Knowing You Feathered That Empty Nest

Anne Weeks For Parents 0 Comments

Anne Weeks

Anne Weeks

Anne Macleod Weeks is a graduate of Lawrence and Villanova Universities. She has been an educational administrator and English teacher for 38 years, specializing in the area of college admission. Ms. Weeks has been a leader in the college admission and Advanced Placement arenas and has published on pertinent educational topics in a variety of national papers and journals. She currently resides in Nova Scotia, Canada.
Anne Weeks

Latest posts by Anne Weeks (see all)

How do you mother adult children? When they come home to visit after college, it is all too easy, says Ronnie Citron-Fink, to fall back into the emotional trap that they are home for good. In fact, it can be even harder to let them go, as you have found your relationship with this adult child is more equal and the give and take more fun. So, when they start to pack their bags to head back to their apartment, or grad school, or that paid internship, remember these words you need to let go, once and for all:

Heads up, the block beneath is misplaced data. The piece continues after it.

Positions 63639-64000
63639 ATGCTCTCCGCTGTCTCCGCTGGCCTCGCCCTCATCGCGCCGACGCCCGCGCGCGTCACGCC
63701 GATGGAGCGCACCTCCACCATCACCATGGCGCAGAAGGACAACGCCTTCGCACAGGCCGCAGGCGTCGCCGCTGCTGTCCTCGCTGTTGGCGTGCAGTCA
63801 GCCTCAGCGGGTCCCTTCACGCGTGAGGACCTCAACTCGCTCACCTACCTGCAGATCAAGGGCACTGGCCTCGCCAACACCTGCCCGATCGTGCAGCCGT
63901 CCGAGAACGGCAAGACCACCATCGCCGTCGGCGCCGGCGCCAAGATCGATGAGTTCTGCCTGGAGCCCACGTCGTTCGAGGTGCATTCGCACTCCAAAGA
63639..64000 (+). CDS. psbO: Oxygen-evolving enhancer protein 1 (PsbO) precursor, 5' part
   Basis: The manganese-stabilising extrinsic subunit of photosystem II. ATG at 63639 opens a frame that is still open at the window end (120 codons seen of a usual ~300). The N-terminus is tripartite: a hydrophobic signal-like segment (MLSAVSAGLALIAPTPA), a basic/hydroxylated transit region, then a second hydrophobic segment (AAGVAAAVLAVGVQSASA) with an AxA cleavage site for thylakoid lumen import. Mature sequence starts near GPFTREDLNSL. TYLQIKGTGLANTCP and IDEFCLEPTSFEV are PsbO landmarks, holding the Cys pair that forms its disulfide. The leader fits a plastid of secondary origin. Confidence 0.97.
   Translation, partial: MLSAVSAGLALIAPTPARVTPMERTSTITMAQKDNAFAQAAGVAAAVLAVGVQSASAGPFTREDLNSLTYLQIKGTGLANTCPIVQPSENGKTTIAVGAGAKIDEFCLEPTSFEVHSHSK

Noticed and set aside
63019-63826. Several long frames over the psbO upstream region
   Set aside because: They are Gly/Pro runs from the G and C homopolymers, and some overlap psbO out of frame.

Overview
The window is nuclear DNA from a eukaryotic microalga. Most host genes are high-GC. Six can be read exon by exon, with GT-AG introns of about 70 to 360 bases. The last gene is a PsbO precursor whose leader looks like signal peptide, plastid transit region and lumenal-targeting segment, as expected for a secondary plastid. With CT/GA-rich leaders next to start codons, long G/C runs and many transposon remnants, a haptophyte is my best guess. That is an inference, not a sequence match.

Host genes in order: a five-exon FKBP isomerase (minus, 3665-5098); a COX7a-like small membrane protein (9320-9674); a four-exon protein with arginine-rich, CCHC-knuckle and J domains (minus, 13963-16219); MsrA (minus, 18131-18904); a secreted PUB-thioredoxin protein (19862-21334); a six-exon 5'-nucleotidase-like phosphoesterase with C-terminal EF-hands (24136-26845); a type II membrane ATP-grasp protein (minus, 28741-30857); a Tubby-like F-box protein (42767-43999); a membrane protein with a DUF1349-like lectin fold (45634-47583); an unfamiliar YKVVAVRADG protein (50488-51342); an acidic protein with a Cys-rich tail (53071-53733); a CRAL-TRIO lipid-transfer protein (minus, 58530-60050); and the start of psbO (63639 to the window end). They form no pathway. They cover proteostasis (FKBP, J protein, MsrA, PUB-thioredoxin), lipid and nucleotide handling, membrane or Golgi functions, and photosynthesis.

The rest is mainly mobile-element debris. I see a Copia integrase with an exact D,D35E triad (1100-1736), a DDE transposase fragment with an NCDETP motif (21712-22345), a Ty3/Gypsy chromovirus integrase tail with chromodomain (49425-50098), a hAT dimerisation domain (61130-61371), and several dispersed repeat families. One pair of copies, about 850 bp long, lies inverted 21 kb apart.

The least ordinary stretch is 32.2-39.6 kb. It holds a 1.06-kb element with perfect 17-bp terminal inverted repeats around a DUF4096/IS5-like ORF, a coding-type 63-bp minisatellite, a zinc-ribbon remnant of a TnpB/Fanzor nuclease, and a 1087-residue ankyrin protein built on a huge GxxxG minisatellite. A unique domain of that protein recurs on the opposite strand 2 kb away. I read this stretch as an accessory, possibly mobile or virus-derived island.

• Control: You are no longer in charge. Yes, your adult child will make mistakes, but they need to learn from those mistakes on their own time. It will hurt to not jump in for the rescue, but you need to remember you raised them with all the tools they need to succeed. Trust that you feathered that nest well enough, that its current emptiness is a sign of parenting success.

 

  • Expectations: It is their life, not yours. Those expectations you have – 6 figure salary, marriage and children, world travel, etc. – are just that – YOUR expectations. Sit back and enjoy the ride as you observe your adult child develop their own expectations. You might be pleasantly surprised!

 

  • Intervention: It’s only natural to want to step in. However, let your adult child come to you. Wait for the text, then actively listen. Don’t try to solve.

 

  • Detach/Withdraw: Hard? Yes. Necessary? Yes. Be available, be present when asked – otherwise, back off.

 

  • Love: You may choose more distance, but always love. Love can be felt through support, listening, not judging, and celebrating even the most trivial accomplishment. And, don’t forget to love yourself. When it’s time for the adult child’s visit to end, and you feel the pangs of your empty nest return, give yourself a hug and a pat on the back – they are independent because you did your job well.

 

 

The following two tabs change content below.

Anne Weeks

Anne Macleod Weeks is a graduate of Lawrence and Villanova Universities. She has been an educational administrator and English teacher for 38 years, specializing in the area of college admission. Ms. Weeks has been a leader in the college admission and Advanced Placement arenas and has published on pertinent educational topics in a variety of national papers and journals. She currently resides in Nova Scotia, Canada.

Latest posts by Anne Weeks (see all)